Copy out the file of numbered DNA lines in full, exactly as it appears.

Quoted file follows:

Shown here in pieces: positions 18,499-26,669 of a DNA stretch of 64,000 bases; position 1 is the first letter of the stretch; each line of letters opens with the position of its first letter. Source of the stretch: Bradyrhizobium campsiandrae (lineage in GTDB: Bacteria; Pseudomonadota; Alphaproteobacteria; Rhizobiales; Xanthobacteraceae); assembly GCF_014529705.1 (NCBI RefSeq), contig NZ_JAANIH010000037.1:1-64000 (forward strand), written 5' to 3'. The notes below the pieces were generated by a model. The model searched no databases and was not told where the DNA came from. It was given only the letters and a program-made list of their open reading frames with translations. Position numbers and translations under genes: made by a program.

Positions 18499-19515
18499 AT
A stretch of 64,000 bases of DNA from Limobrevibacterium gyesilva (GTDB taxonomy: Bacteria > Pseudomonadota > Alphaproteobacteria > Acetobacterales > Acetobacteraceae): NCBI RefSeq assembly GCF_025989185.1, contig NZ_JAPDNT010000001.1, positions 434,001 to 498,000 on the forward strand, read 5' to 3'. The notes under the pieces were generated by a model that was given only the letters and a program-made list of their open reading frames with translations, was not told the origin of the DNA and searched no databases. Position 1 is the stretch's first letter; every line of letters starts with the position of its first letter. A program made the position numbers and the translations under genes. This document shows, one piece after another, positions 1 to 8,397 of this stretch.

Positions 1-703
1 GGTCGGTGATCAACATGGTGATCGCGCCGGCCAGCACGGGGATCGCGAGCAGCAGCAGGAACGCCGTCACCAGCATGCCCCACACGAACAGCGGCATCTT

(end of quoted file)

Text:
Shown here in pieces: positions 18,499-26,669 of a DNA stretch of 64,000 bases; position 1 is the first letter of the stretch; each line of letters opens with the position of its first letter. Source of the stretch: Bradyrhizobium campsiandrae (lineage in GTDB: Bacteria; Pseudomonadota; Alphaproteobacteria; Rhizobiales; Xanthobacteraceae); assembly GCF_014529705.1 (NCBI RefSeq), contig NZ_JAANIH010000037.1:1-64000 (forward strand), written 5' to 3'. The notes below the pieces were generated by a model. The model searched no databases and was not told where the DNA came from. It was given only the letters and a program-made list of their open reading frames with translations. Position numbers and translations under genes: made by a program.

Positions 18499-19515
18499 AT
A stretch of 64,000 bases of DNA from Limobrevibacterium gyesilva (GTDB taxonomy: Bacteria > Pseudomonadota > Alphaproteobacteria > Acetobacterales > Acetobacteraceae): NCBI RefSeq assembly GCF_025989185.1, contig NZ_JAPDNT010000001.1, positions 434,001 to 498,000 on the forward strand, read 5' to 3'. The notes under the pieces were generated by a model that was given only the letters and a program-made list of their open reading frames with translations, was not told the origin of the DNA and searched no databases. Position 1 is the stretch's first letter; every line of letters starts with the position of its first letter. A program made the position numbers and the translations under genes. This document shows, one piece after another, positions 1 to 8,397 of this stretch.

Positions 1-703
1 GGTCGGTGATCAACATGGTGATCGCGCCGGCCAGCACGGGGATCGCGAGCAGCAGCAGGAACGCCGTCACCAGCATGCCCCACACGAACAGCGGCATCTT